For baseball players, replacement level is set at 0 WAR, which makes sense, because replacement level is zero wins above replacement. It’s also set such that a team of replacement-level players would win around 47.5 games in a season. Why 47.5? Well, it ties in to the 1,000 number above, you’ll see why in a second. Note that this is just a number. If you wanted a different replacement level, you could do it. In fact, Baseball Prospectus’ WARP metric, which is very similar to WAR in its aims and purpose, uses a different replacement level than 47.5 wins per season. The thing with WAR is that it really is “wins,” such that one WAR-win is meant to represent one actual-win-by-the-team-at-the-end-of-the-season. We’ll come back to that. But the thing is, take 1,000, and divide it by 30 teams. You get 33 and a third. Now add that 33.3 to the 47.5. You get right around 81 wins, i.e., a .500 team with the same number of wins and losses. (In reality, the number is not 47.5, but closer 81 less 33.3, it’s just easier to refer to it as 47.5 rather than 47.infinitedecimals.) In other words, if you spread the season’s available WAR evenly across all teams, you’d get a league of perfectly-matched, .500 teams, each with 81 wins. Basically, the 1,000 WAR figure and the 47.5 (it’s actually exactly 47.6ish) wins figure are two sides of the same coin. Is knowing any of this really necessary for understanding player value? Not really, but I bring it up because I think it highlights that WAR is pretty elegant and “feeds into itself” well.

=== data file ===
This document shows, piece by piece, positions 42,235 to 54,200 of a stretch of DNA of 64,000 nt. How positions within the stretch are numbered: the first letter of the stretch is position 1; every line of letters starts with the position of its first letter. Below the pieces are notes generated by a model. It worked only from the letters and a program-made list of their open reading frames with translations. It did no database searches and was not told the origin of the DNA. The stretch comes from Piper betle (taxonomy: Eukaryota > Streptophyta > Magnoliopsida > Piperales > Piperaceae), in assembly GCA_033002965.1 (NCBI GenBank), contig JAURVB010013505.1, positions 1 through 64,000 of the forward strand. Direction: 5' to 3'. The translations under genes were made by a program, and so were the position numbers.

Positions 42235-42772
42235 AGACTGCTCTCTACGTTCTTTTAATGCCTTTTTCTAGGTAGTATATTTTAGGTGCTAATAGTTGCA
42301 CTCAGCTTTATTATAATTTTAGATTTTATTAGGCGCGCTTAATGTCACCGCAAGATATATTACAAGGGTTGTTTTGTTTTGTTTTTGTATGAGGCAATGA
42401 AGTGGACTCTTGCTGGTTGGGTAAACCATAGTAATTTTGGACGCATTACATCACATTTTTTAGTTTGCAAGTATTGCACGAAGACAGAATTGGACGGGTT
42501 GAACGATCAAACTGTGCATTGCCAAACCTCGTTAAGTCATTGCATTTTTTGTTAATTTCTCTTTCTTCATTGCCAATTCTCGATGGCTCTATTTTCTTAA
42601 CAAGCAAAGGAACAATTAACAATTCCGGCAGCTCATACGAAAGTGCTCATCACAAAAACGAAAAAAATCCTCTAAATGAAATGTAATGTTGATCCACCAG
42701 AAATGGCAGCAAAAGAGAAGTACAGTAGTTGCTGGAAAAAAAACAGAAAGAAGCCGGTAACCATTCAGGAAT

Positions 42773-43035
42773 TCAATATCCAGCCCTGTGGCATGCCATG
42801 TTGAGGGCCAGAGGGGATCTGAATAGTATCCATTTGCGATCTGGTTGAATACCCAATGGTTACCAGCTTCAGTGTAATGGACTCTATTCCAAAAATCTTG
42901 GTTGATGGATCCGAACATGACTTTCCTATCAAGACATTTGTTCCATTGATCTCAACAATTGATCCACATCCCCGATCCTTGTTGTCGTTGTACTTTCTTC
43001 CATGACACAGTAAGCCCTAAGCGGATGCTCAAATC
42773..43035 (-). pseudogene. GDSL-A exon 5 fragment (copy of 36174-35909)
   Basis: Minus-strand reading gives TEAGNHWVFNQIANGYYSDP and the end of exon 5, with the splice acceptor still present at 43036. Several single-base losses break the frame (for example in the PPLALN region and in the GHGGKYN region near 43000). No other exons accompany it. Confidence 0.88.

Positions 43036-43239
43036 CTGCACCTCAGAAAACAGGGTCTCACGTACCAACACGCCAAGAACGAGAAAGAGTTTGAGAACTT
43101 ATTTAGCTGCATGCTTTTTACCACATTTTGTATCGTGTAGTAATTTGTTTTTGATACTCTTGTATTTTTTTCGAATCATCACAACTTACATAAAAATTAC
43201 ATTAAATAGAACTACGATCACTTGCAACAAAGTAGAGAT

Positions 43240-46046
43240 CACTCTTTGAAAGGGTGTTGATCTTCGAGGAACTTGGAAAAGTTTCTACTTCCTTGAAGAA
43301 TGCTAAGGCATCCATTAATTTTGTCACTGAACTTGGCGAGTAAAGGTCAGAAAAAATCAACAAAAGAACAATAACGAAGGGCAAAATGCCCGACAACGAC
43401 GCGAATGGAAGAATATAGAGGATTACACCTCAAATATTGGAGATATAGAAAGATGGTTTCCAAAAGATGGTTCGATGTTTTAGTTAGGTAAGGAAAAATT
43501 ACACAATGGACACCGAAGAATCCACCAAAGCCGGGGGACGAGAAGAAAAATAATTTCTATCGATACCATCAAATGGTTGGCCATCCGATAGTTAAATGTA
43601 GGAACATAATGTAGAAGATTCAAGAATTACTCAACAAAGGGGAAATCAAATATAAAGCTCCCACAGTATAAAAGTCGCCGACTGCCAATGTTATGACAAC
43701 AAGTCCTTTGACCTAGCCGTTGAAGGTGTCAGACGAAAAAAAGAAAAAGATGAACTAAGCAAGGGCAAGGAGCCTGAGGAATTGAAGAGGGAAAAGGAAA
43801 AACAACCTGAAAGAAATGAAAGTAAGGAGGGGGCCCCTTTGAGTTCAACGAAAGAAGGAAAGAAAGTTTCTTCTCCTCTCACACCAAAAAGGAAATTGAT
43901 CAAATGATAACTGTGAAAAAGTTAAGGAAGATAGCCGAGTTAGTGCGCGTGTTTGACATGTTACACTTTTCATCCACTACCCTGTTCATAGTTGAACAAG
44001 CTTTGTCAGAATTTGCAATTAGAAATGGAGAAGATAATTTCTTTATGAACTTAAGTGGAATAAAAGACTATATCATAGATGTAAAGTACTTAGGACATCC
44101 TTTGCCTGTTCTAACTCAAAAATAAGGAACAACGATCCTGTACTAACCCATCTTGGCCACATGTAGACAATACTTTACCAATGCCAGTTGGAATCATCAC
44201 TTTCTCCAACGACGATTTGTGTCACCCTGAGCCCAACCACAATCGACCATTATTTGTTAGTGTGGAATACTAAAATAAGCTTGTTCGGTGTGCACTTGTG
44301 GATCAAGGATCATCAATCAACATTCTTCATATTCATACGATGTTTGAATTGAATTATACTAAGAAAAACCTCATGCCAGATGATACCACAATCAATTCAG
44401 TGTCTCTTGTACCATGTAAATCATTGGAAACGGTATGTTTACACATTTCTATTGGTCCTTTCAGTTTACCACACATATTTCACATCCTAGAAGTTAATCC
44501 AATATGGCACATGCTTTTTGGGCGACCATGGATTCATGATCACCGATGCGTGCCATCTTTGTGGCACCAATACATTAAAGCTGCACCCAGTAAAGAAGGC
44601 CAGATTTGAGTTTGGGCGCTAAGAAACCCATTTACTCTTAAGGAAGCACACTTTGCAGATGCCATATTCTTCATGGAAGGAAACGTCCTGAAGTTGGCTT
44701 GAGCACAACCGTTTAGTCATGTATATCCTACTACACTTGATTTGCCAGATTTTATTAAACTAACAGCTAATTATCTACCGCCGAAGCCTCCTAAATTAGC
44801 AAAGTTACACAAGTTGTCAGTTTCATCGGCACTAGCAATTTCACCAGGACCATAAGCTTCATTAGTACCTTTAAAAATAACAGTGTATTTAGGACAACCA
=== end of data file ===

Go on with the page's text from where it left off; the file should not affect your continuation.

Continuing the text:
There’s another reason why WAR is elegant, and in this case, it’s the elegance of utility rather the elegance of numbers adding up together. Luckily for me, Devan Fink summarized this for Beyond the Box Score not long ago:

The basic idea is that WAR correlates with team wins very well. If it didn’t, we just wouldn’t use it. The whole idea logically follows like this:

  • WAR is a way of assigning player value
  • Under the premise of WAR, WAR has a one-to-one relationship with team wins at the end of the year
  • That is, you can take WAR for all of a team’s players, add it up, and add it to around 47.5, and you’ll get the team’s end-of-season win total (even though WAR doesn’t actually look at who won what games)
  • In the end, we find that this works really well!